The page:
Containing priceless historical samples such as the type specimens described by Bouvier in the 1900s, the Muséum’s collection of Onychophora (also known as Peripatus or velvet-worms) is among the world’s biggest collections representing the minor Onychophora phylum. In many cases, the latter is a key group in the phylogeny of Metazoa.
Containing about a hundred different species and several hundred specimens grouped into 210 parcels, the collection contains over 40 type specimens. Managed with the Myriapod collection, the specimens are preserved in 75° alcohol and put into tubes, which are in turn placed in jars filled with alcohol. The study of Onychophora is of considerable importance in research into phylogenetic relationships, enabling us in particular to connect the arthropod groups with the other Invertebrates.
The Onychophora collection was created at the turn of the 20th century, when historical specimens were gathered together by Louis Eugène Bouvier, who occupied the Muséum’s entomology chair from 1895 to 1931. Bouvier’s types are some of the oldest specimens and are still vital to the study of this group today. It expanded gradually over the decades with the addition of specimens from the main natural ranges of the two current Onychophora families (South America, South Africa and Australasia). In 2000, the collection underwent a full review by one of the world’s leading specialists in the group, H. Ruhberg (Hamburg).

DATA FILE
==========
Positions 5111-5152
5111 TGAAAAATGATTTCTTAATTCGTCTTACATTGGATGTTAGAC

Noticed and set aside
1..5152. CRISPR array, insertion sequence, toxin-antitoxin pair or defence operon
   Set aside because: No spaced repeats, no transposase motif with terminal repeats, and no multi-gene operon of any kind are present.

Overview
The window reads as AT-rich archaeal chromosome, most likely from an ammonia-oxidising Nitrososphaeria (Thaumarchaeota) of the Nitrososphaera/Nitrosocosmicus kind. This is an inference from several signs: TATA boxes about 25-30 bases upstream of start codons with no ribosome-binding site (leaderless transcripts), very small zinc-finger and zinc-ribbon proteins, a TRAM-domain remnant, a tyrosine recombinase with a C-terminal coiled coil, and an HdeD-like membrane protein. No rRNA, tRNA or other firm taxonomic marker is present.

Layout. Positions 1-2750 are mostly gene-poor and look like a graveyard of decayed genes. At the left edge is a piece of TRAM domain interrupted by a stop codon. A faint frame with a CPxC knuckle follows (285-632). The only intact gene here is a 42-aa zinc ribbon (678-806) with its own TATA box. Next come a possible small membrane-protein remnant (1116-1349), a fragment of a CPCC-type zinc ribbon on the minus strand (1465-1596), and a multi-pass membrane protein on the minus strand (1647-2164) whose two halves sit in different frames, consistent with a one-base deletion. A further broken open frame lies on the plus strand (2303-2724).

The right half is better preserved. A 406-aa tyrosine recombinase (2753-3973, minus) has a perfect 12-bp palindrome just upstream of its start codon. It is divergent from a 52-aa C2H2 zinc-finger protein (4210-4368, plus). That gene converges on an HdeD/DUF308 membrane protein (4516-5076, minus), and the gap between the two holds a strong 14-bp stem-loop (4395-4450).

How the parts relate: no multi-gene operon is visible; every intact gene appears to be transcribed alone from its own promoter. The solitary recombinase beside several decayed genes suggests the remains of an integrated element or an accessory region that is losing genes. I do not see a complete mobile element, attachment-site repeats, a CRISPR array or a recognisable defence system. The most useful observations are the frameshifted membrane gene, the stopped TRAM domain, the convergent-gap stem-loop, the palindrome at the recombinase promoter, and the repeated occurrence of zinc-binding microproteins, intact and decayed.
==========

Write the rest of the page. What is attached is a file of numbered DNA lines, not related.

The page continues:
The main research areas relating to the Onychophora collections are systematics, from a taxonomic angle (description, inventory, naming and classification) and from a phylogenetic angle (interpretation of the mechanisms of evolution and speciation). Every year, researchers from all over the world ask to borrow items and consult the collection.
Cyrille D’Haese : cyrille.dhaese [@] mnhn.fr